Excellent! So glad it worked for you, Eric 🙂
Yes! It worked! Thank you so much!!
That’s great! I’m glad the fix worked for you 😊
Thank you. Worked great.
Glad to hear it!
There are some useful posts on this topic at https://h30434.www3.hp.com/t5/Printers-Archive-Read-Only/HP-Scan-takes-a-l-o-n-g-time-to-load/td-p/5564550 .
I had a similar problem after installing OJ8600_1316.exe with an old HP Officejet 8600 on Windows 10, whereby the HP Printer Assistant always took 20 seconds to open, and clicking the scan button took another 20 seconds to open. This is because the software assumed my printer is using DHCP and performed “HP Network Rediscovery” every time, failing with a 20 second timeout. To demonstrate this, look in C:\Users\%username%\AppData\Local\HP\AtInstall\00N (where N is the Nth attempt to install the software) and study “devicesetup.log” for “Device rediscovery failed” messages.
I had already got my printer on a static IP address (I’d been using the basic driver to print for a while, but not for scanning) so I initially ignored the steps to set IP address during the install process for the full feature software package. Better to choose Wireless, tell the software that the printer is connected, and enter the static IP. You should subsequently see the message “User wants to force the install by IP” in “devicesetup.log”.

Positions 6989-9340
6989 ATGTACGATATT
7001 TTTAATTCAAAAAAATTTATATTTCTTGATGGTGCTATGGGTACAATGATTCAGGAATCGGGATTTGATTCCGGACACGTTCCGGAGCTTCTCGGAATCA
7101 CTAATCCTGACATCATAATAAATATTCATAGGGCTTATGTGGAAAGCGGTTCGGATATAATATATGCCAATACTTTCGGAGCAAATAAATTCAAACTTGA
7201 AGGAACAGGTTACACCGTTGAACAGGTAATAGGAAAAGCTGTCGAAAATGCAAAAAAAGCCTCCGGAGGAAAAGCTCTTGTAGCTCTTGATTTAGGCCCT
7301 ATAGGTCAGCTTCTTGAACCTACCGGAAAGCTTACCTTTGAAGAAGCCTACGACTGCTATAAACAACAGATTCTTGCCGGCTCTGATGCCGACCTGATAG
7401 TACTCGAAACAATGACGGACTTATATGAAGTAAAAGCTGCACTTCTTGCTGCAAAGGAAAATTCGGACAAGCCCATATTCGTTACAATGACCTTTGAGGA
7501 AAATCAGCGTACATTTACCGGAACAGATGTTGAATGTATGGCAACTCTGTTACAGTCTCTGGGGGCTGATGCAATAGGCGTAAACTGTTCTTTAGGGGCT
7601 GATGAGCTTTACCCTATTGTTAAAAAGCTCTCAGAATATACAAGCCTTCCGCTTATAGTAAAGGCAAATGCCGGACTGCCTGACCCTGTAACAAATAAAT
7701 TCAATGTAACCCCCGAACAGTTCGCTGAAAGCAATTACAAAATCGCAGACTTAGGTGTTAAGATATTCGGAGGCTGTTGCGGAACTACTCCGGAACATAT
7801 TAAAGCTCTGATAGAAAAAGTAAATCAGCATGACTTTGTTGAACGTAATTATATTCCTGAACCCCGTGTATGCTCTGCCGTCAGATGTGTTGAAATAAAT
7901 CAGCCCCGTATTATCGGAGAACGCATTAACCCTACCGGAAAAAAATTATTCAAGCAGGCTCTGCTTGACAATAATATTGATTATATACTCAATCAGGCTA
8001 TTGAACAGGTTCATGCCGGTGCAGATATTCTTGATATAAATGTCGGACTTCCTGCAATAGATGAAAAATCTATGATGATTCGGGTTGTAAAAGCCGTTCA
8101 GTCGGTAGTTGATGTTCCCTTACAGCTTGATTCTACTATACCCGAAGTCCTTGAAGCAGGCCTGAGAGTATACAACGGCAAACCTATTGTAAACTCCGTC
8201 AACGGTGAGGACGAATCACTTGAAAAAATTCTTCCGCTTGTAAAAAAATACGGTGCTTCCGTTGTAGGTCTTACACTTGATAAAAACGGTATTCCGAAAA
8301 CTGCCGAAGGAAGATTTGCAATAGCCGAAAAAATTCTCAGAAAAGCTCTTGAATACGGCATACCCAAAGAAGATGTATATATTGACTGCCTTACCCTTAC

I also found Windows was automatically installing a second copy of the printer. To fix that issue, browse to the printer’s admin interface and on Network>Web Services choose “Disable WS Discover and WSD Print”. I would also recommend, unless you’re using it, disable IPV6 on the printer to avoid further network confusion.
You should still find (on Printer Properties, Ports) the printer is set up to use a HP Network Rediscovery port, but that port should be associated with your static IPv4 address. If this gets forgotten, there’s a button on HP Printer Assistant to reset it.
Hope this helps someone.
Peter, thank you very much for this comment. You’ve understood the reason this post exists at all- the information is hardly available online, and it’s up to guys like us to document it for everybody else. This post is among the top posts on this site because as far as I know, the information doesn’t exist anywhere else. And what you’ve added is all excellent. Thank you again!